Share your story with the Healthy Wisconsin Suicide Action Team or ask a question.
The number of suicides in Wisconsin has increased every year for the last ten years. For every death by suicide, there are ten times as many emergency visits and hospitalizations for self-inflicted injuries. The emotional and financial toll these attempts take on Wisconsin families and communities can’t be measured. But they can be avoided.
Reduce the rate of suicide attempts by 1% between 2014 and 2020.
Reduce suicides from 13.1 (per 100,000) in 2014 to 12.8 (per 100,000) in 2020.
Increase percentage of adults with less than four poor mental health days per month from 78% in 2015 to 83% in 2020.
Increase percentage of adolescents with at least one teacher or adult in school they can talk to from 74% in 2013 to 79% in 2020.
Decrease the percentage of students who felt sad or hopeless almost every day for two or more weeks from 24.6% in 2013 to 24% in 2020.
Reduce youth suicide attempts (self-reported) from 6 percent in 2013 to 5.8 percent in 2020.
We want to prevent and reduce the number of suicides and suicide attempts in Wisconsin and help people, families and Wisconsin communities develop protective factors that can build emotional resilience, like providing trauma-informed care in the community or maintaining strong social connections.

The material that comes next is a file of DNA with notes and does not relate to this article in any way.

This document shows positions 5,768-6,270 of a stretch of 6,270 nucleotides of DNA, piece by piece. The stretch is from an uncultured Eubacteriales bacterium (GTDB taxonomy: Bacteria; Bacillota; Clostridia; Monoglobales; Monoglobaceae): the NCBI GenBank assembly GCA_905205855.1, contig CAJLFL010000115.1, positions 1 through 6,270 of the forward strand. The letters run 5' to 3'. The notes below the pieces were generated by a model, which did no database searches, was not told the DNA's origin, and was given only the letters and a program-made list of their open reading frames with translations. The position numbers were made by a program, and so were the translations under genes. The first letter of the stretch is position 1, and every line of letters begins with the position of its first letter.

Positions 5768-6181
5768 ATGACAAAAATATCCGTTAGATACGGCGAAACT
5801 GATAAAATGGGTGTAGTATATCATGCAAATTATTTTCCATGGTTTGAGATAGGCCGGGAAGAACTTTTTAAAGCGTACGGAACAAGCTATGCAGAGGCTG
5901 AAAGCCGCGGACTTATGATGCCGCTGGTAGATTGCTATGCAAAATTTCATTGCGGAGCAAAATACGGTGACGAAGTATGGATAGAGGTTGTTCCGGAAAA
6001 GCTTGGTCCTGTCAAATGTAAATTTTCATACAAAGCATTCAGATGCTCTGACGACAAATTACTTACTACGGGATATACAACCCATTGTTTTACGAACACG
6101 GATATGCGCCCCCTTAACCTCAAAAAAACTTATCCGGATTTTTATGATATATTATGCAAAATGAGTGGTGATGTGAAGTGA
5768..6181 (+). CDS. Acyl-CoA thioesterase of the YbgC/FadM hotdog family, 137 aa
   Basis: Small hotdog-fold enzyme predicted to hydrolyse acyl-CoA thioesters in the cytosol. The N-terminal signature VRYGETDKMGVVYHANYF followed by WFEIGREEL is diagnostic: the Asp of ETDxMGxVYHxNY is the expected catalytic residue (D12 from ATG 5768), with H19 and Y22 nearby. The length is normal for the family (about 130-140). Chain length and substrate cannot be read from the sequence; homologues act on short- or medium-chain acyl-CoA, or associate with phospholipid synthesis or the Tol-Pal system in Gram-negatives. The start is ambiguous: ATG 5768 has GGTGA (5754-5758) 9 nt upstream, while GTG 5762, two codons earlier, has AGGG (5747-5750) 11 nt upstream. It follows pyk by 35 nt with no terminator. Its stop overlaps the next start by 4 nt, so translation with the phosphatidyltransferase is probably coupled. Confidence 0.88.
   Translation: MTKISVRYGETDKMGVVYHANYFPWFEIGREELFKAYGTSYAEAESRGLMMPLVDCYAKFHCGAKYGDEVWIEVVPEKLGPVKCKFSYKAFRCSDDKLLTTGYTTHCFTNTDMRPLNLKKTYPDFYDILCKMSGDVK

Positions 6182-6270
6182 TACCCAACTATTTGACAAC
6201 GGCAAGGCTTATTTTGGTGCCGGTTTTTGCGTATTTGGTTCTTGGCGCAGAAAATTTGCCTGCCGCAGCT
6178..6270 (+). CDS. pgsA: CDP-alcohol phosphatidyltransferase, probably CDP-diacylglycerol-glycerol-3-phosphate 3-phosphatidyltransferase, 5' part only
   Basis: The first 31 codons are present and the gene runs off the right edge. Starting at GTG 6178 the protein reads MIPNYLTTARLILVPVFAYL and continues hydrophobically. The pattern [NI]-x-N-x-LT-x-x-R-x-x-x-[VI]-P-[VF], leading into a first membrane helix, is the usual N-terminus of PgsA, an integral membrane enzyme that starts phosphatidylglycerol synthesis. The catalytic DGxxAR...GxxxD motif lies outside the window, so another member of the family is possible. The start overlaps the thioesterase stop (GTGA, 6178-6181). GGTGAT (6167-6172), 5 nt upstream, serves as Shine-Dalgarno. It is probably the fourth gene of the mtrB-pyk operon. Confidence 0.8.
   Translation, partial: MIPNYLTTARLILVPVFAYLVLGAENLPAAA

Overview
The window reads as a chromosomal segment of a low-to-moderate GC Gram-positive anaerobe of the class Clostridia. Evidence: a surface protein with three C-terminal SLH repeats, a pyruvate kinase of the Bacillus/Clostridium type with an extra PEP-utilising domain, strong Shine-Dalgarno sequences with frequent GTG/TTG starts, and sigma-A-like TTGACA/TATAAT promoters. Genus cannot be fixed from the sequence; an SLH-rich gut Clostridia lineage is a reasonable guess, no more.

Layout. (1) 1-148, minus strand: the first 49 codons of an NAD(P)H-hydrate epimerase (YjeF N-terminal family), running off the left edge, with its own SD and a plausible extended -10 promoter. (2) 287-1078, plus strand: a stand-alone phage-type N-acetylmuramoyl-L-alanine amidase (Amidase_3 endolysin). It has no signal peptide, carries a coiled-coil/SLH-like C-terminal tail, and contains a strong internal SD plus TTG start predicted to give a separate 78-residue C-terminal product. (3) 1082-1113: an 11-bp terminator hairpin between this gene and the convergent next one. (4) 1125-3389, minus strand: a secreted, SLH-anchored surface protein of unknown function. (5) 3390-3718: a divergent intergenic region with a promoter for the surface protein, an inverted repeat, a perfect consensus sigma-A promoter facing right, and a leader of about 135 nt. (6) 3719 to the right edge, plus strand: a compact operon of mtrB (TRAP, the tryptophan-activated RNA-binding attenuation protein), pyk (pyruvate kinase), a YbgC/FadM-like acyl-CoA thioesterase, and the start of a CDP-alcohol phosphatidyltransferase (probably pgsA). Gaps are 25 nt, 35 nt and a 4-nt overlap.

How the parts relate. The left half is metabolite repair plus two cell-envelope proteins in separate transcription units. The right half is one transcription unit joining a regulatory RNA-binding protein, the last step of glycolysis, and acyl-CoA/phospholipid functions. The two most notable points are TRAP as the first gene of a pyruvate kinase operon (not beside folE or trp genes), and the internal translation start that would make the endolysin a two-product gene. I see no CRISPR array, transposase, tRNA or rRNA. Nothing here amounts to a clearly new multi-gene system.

What’s Being Done
Organizations such as Prevent Suicide Wisconsin and the Zero Suicide Movement are working to create systemic changes in healthcare organizations that serve at-risk populations. And the Wisconsin Council on Mental Health was created to ensure Wisconsin communities get the resources they need.
For more information on the Healthy Wisconsin Action Team’s strategies for preventing suicide and treating suicidal behavior by 2020, download the Suicide report.
ACEs and Suicide
Our health isn’t determined by genetics alone. Our choices and experiences—especially the experiences we have in childhood—can have a powerful impact on our long-term health. Abuse, neglect and other Adverse Childhood Experiences (ACEs) are linked to poorer health and risky behaviors, and the more ACEs a person has, the higher that risk becomes.
ACEs considerably increase the risk of suicidal behaviors. Researchers have discovered that ACEs such as abuse and neglect can lead to toxic stress in children—a condition that can have a lifelong effect on impulse control in the brain.
It’s important to remember that ACEs may increase the odds of having health challenges, but they don’t guarantee poor health or risky behavior. We will continue to research the connection between ACEs and suicide and help people find positive ways to deal with life’s challenges and overcome adversity.